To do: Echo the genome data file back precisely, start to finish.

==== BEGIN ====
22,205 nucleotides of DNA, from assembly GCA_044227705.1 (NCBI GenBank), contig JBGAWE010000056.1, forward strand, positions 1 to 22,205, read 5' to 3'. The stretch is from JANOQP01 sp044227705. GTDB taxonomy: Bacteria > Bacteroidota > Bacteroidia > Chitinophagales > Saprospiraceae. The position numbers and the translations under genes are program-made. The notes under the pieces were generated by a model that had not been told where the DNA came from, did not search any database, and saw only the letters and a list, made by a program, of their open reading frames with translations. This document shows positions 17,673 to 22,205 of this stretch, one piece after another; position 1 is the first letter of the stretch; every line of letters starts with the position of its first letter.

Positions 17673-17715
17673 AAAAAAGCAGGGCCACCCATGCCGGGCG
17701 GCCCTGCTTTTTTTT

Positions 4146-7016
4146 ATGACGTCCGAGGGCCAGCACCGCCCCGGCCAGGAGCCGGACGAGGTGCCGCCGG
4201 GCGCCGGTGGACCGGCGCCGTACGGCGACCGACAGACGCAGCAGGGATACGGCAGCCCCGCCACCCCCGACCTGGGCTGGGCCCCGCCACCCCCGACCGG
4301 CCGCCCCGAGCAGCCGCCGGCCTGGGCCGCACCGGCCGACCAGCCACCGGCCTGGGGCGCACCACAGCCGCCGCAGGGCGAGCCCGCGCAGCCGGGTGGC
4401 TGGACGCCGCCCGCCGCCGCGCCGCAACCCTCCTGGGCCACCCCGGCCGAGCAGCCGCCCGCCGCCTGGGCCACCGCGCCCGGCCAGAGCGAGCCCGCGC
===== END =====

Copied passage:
22,205 nucleotides of DNA, from assembly GCA_044227705.1 (NCBI GenBank), contig JBGAWE010000056.1, forward strand, positions 1 to 22,205, read 5' to 3'. The stretch is from JANOQP01 sp044227705. GTDB taxonomy: Bacteria > Bacteroidota > Bacteroidia > Chitinophagales > Saprospiraceae. The position numbers and the translations under genes are program-made. The notes under the pieces were generated by a model that had not been told where the DNA came from, did not search any database, and saw only the letters and a list, made by a program, of their open reading frames with translations. This document shows positions 17,673 to 22,205 of this stretch, one piece after another; position 1 is the first letter of the stretch; every line of letters starts with the position of its first letter.

Positions 17673-17715
17673 AAAAAAGCAGGGCCACCCATGCCGGGCG
17701 GCCCTGCTTTTTTTT

Positions 4146-7016
4146 ATGACGTCCGAGGGCCAGCACCGCCCCGGCCAGGAGCCGGACGAGGTGCCGCCGG
4201 GCGCCGGTGGACCGGCGCCGTACGGCGACCGACAGACGCAGCAGGGATACGGCAGCCCCGCCACCCCCGACCTGGGCTGGGCCCCGCCACCCCCGACCGG
4301 CCGCCCCGAGCAGCCGCCGGCCTGGGCCGCACCGGCCGACCAGCCACCGGCCTGGGGCGCACCACAGCCGCCGCAGGGCGAGCCCGCGCAGCCGGGTGGC
4401 TGGACGCCGCCCGCCGCCGCGCCGCAACCCTCCTGGGCCACCCCGGCCGAGCAGCCGCCCGCCGCCTGGGCCACCGCGCCCGGCCAGAGCGAGCCCGCGC